by Music-News.com Newsdesk
Prince's two ex-wives hosted a star-studded memorial for the late singer in Los Angeles on Wednesday night.
Manuela Testolini and Mayte Garcia united for the Beverly Hills memorial, where celebrity guests including Dita Von Teese, Spike Lee, Herbie Hancock and Tavis Smiley remembered the beloved star, who died in April aged 57.
Director Lee shared a snap of the purple hat and sneakers he sported for the occasion, in honor of the Purple Rain legend.
"Purple Beret And Purple Kobe's For Prince Memorial Tonight in El LAY (sic)," he captioned the picture on Instagram.
A source told E! News that Manuela and Mayte "wanted to have a sombre memorial since they weren't allowed at the other one".
Mayte was married to Prince between 1996 and 1999, while Manuela's marriage to the icon lasted from 2001 to 2006.
The top secret event was attended only by those closest to Prince, with the invitation for the event simply stating the time and "Beverly Hills" as the location, according to TMZ.com.
News of the memorial comes after Prince's family members released a statement last week insisting that there has yet to be an official occasion of remembrance for the singer.
"We would like everyone to know that, contrary to previous and current reports, there has been no memorial, funeral or tribute service for Prince that was organised or authorised by the family or Paisley Park representatives," the statement read. "Together, the family is planning an official memorial service and public event to take place in the near future.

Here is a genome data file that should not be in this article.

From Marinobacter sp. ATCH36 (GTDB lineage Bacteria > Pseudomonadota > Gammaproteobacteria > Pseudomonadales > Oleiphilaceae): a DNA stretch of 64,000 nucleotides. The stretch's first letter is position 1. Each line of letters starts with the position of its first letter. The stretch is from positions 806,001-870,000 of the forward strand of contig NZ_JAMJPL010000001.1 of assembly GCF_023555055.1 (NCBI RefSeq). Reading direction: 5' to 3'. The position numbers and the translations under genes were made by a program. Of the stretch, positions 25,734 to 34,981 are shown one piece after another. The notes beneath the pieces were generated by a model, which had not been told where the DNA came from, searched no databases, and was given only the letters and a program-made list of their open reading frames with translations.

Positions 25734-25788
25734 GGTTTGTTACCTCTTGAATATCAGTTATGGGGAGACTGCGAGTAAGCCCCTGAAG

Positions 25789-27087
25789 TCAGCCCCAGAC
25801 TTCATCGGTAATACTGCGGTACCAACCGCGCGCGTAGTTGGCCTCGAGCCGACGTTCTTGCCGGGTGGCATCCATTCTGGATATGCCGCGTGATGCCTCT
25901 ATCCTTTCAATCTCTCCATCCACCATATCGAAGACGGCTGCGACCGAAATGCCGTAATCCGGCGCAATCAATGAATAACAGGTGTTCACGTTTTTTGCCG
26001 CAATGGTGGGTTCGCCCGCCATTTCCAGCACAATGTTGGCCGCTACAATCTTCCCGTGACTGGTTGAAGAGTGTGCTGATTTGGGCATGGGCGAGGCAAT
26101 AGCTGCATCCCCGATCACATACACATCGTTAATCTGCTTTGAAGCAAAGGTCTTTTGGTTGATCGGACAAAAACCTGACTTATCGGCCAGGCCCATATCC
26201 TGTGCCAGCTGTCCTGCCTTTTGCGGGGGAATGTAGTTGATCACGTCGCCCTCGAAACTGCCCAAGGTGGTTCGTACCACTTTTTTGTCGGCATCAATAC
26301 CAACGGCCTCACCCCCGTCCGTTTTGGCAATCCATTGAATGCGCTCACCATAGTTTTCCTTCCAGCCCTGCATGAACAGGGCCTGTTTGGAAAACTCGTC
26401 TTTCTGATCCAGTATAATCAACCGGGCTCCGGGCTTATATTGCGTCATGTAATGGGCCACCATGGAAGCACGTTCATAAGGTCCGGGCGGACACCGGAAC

"Prince and his music influenced so many people that we feel inspired to celebrate his life and legacy in just the right way. We appreciate the public's patience and have been comforted by your outpouring of love, support and condolences. We look forward to sharing with the world this celebration of, and farewell to, our Prince."
It was recently revealed that police in Minnesota have obtained a warrant to search the North Memorial Medical Center, where Prince's doctor works.
Dr. Michael Todd Schulenberg reportedly wrote the tragic music icon prescriptions and was present at his Paisley Park home when the singer died.
The cops' warrant requests all medical records, reports, prescriptions, and medical notes for Prince Rogers Nelson, the late superstar's full name.